Are you installing new vinyl siding? This is an excellent choice for redirecting water away from your home's foundation. With vinyl's waterproofing abilities, you may wonder if you will even need to caulk to seal the siding. We have done the research and have all you'll need to know about caulking your vinyl siding.
Yes, you should caulk vinyl siding in the necessary locations. They should be caulked where connecting pieces of siding meet as well as at corner joints. Silicone caulk is the best waterproof caulk for use on vinyl siding.
Caulk is the go-to waterproof sealant used in outdoor projects. Even so, there are some instances where spaces should not be sealed shut. Even in areas that are not sealed shut, there are ways to protect them from pests. Keep reading for more on caulking siding and preventing water damage.
What is the best caulk for vinyl siding?
The best caulk for vinyl siding is silicone caulk. It remains waterproof longer than other caulks like acrylic or latex caulk. Silicone is also superior for outdoor use because it resists mold, mildew, and damage from sunlight. It can last for up to fifty years before needing to be replaced.
Vinyl siding is very flexible and can stretch more than other siding materials. If your siding is stretching, it will put pressure on the joints where the caulk is. Flexible caulks like silicone form strong bonds and can allow for minor movements in siding.
Does silicone caulk stick to vinyl siding?
Yes, silicone caulk will stick to vinyl siding. Silicone caulk will take a little longer to fully cure after application than other caulks. It will be dry to the touch after about thirty minutes. However, it will take about twenty-four hours to cure completely. After curing, the caulk is flexible and water-resistant.
After the silicone is cured, it will not stick anywhere besides where it was applied. With that being said, you are not able to paint over this kind of caulk. It can be found in clear, black, and white but cannot be customized.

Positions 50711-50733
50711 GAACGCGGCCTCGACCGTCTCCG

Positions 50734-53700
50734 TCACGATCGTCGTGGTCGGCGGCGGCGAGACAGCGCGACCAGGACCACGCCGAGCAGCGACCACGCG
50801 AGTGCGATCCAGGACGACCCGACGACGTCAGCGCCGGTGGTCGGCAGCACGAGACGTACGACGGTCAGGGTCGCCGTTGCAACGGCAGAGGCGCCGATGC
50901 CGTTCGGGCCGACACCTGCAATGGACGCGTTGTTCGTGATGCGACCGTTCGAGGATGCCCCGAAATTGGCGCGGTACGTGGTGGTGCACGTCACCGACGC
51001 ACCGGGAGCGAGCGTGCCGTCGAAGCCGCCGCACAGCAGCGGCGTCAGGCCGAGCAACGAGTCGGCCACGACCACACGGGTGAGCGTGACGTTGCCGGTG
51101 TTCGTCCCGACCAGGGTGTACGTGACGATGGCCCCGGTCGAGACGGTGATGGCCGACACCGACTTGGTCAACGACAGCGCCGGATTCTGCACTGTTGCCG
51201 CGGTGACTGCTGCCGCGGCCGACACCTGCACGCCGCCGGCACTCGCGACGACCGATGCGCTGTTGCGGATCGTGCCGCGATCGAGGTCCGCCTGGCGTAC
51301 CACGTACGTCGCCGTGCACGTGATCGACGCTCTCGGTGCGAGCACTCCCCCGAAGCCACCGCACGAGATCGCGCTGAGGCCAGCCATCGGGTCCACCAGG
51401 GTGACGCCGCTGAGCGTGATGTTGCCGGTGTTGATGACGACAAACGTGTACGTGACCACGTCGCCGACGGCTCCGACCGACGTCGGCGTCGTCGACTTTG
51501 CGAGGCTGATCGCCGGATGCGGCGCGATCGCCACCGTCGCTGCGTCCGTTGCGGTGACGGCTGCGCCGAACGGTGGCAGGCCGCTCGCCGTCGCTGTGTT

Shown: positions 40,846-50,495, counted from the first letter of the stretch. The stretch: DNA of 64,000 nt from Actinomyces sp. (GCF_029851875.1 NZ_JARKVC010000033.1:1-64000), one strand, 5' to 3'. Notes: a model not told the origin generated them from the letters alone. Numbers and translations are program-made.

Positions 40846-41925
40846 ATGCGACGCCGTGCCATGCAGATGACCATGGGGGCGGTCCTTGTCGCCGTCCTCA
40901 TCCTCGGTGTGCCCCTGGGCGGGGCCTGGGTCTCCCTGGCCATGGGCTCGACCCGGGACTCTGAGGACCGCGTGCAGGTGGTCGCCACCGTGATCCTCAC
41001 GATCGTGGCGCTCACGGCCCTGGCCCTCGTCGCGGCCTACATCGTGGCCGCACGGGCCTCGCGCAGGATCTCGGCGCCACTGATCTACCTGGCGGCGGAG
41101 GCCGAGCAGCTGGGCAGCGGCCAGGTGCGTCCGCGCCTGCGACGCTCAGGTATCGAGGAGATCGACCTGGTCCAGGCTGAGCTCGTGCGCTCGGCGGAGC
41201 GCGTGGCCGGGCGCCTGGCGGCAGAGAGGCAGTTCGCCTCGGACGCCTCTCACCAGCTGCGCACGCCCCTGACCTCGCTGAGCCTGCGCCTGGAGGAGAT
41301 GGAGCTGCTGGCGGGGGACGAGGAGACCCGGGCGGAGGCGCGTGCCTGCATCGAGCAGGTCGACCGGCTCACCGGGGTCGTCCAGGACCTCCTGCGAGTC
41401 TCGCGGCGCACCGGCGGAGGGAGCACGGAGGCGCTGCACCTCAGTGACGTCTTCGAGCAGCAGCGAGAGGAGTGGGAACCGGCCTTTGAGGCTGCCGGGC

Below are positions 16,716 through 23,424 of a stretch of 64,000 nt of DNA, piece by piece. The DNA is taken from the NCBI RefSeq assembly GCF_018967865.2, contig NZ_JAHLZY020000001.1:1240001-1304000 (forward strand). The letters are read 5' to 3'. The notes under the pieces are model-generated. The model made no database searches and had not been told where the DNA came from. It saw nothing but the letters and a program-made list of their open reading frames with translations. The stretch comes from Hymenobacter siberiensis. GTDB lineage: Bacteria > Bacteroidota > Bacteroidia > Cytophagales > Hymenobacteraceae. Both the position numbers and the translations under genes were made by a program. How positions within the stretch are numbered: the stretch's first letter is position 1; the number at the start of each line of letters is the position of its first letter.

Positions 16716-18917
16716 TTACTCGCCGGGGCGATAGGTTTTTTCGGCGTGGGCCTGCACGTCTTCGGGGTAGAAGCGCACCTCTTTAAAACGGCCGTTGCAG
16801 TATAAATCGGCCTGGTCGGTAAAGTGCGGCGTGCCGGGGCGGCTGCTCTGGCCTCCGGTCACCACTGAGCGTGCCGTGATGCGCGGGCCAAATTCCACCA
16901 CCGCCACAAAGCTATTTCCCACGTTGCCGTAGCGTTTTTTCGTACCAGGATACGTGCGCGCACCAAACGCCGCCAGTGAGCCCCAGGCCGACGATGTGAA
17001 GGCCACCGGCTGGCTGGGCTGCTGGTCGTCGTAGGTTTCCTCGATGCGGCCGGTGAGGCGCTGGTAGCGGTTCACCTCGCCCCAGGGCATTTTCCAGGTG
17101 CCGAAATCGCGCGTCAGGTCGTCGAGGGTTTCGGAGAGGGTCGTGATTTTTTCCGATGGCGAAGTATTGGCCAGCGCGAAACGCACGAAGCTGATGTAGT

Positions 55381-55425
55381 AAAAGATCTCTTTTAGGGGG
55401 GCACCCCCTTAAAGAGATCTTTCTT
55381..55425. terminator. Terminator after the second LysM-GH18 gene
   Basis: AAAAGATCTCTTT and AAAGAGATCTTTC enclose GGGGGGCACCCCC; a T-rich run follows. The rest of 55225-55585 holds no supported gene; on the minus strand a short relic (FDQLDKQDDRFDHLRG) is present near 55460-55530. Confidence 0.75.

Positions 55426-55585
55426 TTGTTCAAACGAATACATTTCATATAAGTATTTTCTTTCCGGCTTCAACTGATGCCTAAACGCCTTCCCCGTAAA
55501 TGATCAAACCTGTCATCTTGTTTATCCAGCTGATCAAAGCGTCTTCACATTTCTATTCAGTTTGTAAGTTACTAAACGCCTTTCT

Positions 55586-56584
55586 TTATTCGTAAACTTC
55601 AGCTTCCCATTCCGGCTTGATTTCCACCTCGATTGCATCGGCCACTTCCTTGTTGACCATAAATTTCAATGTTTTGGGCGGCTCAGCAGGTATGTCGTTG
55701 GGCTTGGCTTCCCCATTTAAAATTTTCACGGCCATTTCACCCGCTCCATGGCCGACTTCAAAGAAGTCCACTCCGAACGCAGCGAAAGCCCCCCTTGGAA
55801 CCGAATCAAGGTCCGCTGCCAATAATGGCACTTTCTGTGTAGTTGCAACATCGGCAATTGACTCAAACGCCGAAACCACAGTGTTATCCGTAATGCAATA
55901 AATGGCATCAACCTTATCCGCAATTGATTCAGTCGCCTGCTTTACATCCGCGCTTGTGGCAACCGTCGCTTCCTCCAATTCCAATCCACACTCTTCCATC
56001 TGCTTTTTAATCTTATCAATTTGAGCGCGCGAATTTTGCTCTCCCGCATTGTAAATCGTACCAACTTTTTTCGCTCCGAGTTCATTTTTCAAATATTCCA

How do you caulk vinyl siding?
Siding should be caulked together where the edges meet. This creates a continuous waterproof barrier throughout the siding layer. Your siding should also be caulked where the walls meet.
First, you will need to gather your caulking materials: the caulk and a caulking gun. To connect two pieces of siding horizontally, begin by placing them end to end with a very slim space between them. Then, you can dispense the silicone between the siding panels to connect them.
After applying the sealant to the small crack, you can use a caulk tool or a gloved finger to smooth over the silicone. Silicone caulk has a risk of skin irritation, so never touch the caulk with your bare hands.
For sealing corners, you will need to put the caulk in between the wall siding and the corner siding piece. For a waterproof seal, you will need to place caulk around any touching parts. Essentially, on the corner piece, you should pipe the siding in and around the curves of the vinyl siding. This video gives a demonstration:
Can you put new caulk over old caulk?
Caulk creates a tight seal, so you should not apply a new layer over old caulk. Without being able to touch the siding, the caulk will not adhere or make a tight seal. If you are trying to redo any caulk, you will have to remove the old caulk first.
To remove silicone caulk, you will need to apply something to soften it. Then you can use a sharp tool to scrape off the caulk. Some liquids that can soften the silicone are isopropyl alcohol, vinegar, and WD-40.
What happens if water gets behind siding?
Getting moisture behind your siding can mean troubles down the line. If water gets behind the siding and cannot escape, it can grow mold. The mold will release spores into the air and spread if left untreated. Mold is dangerous to everyone, but especially for those with weak immune systems or respiratory issues.